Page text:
Many of us within the Church have neglected to balance our love for the individual and our sacred duty to aid those in need. If we capitulate, if we ignore, if we remain resoundingly silent, the homosexual person will inevitably stay locked within a “gay” orientation that, as the 1986 letter describes, “is essentially self-indulgent.” This desperate swerve toward self-destruction is nowhere on greater display than in the public spectacles of the LGBT community – for example, the New York City “gay” Pride parade, San Francisco's Folsom Street Fair, and Vienna's Life Ball.
Cardinal Schönborn says, “I am not the Catholic Church,” but we are all members of the Mystical Body of Christ, and we must struggle against the world, the flesh, and the devil. To do so is to embrace Christ and to become more like Him. Conversely, when one embraces “gay,” we become even more “gay” – eventually coming to the point where we incarnate the extremes of homosexuality. We would all like to hope that our family members and our friends who are “gay” remain wholly untouched by the often deadly world they have chosen to align themselves with, but that is neither honest nor rational. Because, just as it is unhelpful to look at only one aspect of a person's life, his homosexual orientation, it is equally ineffectual, in a “pastoral” sense, to singularly focus on the good while dismissing one's involvement in the larger “gay” community.
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I understand the lure of dissociating someone, whom we utterly love and empathize with, from his often disastrous life choices; I remember a very charming and comical friend whose night-time persona as “gay” sex slave always seemed so incongruous with his personality. Only the two suddenly clashed when he became infected with HIV and later died of AIDS.
The message of Christ was challenging. He showed mercy to the “the woman caught in adultery,” the Samaritan woman at the well, and the sinners He shockingly ate with when He imparted the story of the “prodigal son,” but He also told them to abandon their former lives.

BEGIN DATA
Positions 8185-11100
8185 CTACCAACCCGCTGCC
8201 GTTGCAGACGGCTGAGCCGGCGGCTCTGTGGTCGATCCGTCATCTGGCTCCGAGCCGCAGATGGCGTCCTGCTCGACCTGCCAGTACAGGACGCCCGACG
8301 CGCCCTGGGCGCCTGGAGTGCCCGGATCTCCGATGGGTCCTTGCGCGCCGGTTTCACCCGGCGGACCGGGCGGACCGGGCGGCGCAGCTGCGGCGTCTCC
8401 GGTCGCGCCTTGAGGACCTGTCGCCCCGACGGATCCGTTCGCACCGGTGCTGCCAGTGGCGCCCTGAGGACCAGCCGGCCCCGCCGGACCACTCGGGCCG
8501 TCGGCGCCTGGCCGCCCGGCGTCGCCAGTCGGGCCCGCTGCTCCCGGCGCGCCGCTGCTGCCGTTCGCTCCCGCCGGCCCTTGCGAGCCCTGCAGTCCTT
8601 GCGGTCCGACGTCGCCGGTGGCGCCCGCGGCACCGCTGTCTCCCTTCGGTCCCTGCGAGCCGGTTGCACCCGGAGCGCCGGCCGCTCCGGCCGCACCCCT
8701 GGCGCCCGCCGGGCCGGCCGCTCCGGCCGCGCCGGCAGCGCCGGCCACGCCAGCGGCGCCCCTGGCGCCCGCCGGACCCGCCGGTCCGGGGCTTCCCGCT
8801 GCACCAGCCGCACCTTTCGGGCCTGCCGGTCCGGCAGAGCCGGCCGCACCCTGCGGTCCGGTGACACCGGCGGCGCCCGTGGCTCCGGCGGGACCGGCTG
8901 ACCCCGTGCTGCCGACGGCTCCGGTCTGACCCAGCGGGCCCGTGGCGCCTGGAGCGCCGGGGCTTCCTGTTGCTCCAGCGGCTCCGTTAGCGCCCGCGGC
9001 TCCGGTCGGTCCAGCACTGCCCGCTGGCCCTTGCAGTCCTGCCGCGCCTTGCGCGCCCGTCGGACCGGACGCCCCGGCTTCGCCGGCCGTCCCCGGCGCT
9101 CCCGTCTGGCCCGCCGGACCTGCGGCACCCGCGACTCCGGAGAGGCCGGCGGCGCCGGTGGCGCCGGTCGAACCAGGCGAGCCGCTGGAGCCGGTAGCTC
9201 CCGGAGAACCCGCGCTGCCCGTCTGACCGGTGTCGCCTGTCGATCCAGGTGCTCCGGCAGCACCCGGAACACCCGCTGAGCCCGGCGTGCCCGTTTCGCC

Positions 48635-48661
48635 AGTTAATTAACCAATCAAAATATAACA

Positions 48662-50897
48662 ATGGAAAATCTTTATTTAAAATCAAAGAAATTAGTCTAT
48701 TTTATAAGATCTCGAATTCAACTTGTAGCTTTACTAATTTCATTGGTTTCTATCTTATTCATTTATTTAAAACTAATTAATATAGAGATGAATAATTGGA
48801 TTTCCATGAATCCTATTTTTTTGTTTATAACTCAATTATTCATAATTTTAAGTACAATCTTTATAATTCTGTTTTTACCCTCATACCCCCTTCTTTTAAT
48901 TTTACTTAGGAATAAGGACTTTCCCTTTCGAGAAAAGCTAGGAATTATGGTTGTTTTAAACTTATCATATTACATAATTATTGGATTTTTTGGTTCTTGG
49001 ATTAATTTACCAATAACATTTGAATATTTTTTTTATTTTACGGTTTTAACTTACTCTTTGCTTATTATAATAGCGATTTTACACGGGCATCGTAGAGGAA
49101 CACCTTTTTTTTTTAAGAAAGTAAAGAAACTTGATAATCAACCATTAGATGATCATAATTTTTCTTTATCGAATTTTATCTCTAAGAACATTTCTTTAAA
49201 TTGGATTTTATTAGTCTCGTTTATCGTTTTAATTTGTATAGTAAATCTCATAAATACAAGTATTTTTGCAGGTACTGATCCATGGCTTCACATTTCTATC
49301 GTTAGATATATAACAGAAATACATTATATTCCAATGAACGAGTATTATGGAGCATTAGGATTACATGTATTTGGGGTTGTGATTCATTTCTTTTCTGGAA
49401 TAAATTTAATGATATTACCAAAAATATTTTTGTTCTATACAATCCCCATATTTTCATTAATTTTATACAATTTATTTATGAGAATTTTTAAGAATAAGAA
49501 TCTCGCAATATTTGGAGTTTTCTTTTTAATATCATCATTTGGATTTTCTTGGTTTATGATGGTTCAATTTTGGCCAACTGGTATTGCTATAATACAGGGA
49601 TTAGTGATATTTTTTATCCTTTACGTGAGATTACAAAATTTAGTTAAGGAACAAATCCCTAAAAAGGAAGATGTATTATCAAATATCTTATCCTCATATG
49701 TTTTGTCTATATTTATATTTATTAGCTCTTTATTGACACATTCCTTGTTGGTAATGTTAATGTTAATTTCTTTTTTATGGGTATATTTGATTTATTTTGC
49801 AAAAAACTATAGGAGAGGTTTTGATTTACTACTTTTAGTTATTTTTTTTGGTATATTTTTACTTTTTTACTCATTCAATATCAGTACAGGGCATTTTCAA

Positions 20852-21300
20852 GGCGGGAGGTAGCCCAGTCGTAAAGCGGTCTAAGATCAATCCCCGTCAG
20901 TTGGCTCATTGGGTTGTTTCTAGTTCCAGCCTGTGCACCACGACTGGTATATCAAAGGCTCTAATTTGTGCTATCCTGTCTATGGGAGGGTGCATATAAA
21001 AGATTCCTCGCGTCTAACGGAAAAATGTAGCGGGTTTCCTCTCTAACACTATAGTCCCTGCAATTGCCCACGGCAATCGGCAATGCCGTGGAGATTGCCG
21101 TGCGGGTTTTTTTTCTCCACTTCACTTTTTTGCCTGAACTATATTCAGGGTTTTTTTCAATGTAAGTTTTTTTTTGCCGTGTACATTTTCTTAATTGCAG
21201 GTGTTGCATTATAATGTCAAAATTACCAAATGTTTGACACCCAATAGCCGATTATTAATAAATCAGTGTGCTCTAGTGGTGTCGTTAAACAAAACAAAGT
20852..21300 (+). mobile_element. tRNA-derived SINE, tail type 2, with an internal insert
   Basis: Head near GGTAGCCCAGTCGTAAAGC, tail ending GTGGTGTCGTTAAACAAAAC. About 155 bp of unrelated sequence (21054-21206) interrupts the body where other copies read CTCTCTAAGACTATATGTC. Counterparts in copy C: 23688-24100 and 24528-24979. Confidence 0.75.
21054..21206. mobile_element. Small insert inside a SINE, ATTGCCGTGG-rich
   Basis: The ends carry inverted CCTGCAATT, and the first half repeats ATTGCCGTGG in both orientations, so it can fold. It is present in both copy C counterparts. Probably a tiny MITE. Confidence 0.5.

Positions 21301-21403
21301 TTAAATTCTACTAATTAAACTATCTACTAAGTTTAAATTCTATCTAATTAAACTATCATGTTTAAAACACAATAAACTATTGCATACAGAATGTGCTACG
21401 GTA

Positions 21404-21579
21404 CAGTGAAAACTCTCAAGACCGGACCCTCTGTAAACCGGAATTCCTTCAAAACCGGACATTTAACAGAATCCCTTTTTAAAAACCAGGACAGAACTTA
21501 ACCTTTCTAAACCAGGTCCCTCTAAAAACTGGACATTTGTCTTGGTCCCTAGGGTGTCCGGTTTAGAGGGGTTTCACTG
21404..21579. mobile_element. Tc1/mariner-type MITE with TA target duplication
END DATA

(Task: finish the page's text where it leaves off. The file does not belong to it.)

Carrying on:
We must always be a witness to the presence of Christ in each individual, but to ignore the fallen circumstances of the lost and the confused is to deny them the healing power of God. For how can we help someone to be healed if we are unwilling even to recognize that he is sick?
* “Unprotected anal sex at least once in the past 12 months increased from 48% in 2005 to 57% in 2011.”
Centers for Disease Control and Prevention
Morbidity and Mortality Weekly Report (MMWR)
“HIV Testing and Risk Behaviors Among Gay, Bisexual, and Other Men Who Have Sex with Men — United States”
November 29, 2013/62(47);958-962.
“75% of the men had abnormal anal cytological/histological results. 41% presented with low-grade, 24% with high-grade anal dysplasia…”
“The male ScreenING Study: prevalence of HPV-related genital and anal lesions in an urban cohort of HIV-positive men in Germany.”
Fuchs W, et al.
J Eur Acad Dermatol Venereol. 2016 Feb 1.
“One third (35%) were positive for STI.”
“Beyond Anal Sex: Sexual Practices of Men Who Have Sex With Men and Associations With HIV and Other Sexually Transmitted Infections.”
Rice CE, et al.
J Sex Med. 2016 Feb 4.
Published with permission from Joseph Sciambra.